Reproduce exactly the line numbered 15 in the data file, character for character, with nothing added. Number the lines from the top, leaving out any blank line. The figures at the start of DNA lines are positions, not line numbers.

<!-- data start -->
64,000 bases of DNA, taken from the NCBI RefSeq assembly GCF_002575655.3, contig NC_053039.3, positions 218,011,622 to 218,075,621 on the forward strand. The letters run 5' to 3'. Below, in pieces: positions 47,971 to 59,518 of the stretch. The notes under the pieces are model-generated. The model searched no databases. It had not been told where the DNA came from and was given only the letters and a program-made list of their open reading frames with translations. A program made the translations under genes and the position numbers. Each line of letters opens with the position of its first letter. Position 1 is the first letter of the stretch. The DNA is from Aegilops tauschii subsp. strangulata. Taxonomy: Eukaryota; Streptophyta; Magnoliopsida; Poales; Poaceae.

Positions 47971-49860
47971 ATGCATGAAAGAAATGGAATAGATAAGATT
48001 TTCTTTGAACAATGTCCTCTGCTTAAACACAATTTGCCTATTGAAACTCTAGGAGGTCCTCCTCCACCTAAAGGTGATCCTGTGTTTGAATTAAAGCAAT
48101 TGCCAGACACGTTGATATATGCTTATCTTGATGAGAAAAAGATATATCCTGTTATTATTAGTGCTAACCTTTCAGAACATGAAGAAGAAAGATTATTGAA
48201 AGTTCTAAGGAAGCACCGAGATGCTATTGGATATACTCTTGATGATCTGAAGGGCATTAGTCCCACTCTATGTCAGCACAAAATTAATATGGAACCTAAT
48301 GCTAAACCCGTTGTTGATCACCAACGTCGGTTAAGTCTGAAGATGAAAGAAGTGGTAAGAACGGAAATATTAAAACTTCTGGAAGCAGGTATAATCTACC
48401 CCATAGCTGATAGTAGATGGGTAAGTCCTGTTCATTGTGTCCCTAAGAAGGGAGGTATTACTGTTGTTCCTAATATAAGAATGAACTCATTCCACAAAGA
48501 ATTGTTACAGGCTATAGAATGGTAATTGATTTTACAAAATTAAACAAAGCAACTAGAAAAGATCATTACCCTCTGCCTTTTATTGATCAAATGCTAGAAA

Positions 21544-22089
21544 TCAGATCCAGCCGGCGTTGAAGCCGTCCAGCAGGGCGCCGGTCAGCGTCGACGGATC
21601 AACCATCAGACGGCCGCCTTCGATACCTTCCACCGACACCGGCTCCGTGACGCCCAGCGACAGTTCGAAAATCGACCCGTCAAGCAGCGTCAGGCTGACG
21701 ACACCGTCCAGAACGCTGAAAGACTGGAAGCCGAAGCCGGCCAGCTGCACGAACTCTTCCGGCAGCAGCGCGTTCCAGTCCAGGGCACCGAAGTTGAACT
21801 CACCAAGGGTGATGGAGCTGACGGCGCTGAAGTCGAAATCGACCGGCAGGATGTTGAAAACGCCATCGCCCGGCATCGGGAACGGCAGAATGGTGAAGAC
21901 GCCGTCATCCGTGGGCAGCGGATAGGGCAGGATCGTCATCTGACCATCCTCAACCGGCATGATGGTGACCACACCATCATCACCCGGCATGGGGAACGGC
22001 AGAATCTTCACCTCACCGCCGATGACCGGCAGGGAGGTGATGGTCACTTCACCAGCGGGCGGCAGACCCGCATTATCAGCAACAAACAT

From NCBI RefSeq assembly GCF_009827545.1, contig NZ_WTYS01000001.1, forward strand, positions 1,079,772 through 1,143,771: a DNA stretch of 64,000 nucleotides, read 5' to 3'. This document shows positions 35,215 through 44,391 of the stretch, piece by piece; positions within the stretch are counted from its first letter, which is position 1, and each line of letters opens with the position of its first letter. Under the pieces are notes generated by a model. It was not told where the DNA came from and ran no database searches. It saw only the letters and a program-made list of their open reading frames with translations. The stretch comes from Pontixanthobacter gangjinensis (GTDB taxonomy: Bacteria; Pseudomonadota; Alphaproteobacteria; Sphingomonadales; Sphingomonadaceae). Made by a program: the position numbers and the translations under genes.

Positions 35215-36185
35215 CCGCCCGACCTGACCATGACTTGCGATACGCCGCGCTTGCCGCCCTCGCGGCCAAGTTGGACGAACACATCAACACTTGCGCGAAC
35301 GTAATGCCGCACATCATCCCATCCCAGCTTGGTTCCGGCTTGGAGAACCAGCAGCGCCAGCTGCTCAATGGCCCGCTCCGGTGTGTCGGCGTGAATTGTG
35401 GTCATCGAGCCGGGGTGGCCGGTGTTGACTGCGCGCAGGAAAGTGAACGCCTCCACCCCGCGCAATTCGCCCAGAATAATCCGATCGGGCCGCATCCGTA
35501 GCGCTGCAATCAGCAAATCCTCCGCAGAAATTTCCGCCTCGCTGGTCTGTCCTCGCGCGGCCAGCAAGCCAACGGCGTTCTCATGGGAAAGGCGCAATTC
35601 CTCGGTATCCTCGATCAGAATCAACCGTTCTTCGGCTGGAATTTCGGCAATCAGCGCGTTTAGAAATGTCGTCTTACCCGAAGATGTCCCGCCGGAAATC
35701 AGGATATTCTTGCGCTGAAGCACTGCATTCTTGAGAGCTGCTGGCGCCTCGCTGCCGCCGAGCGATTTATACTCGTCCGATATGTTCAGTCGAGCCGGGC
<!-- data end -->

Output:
21901 GCCGTCATCCGTGGGCAGCGGATAGGGCAGGATCGTCATCTGACCATCCTCAACCGGCATGATGGTGACCACACCATCATCACCCGGCATGGGGAACGGC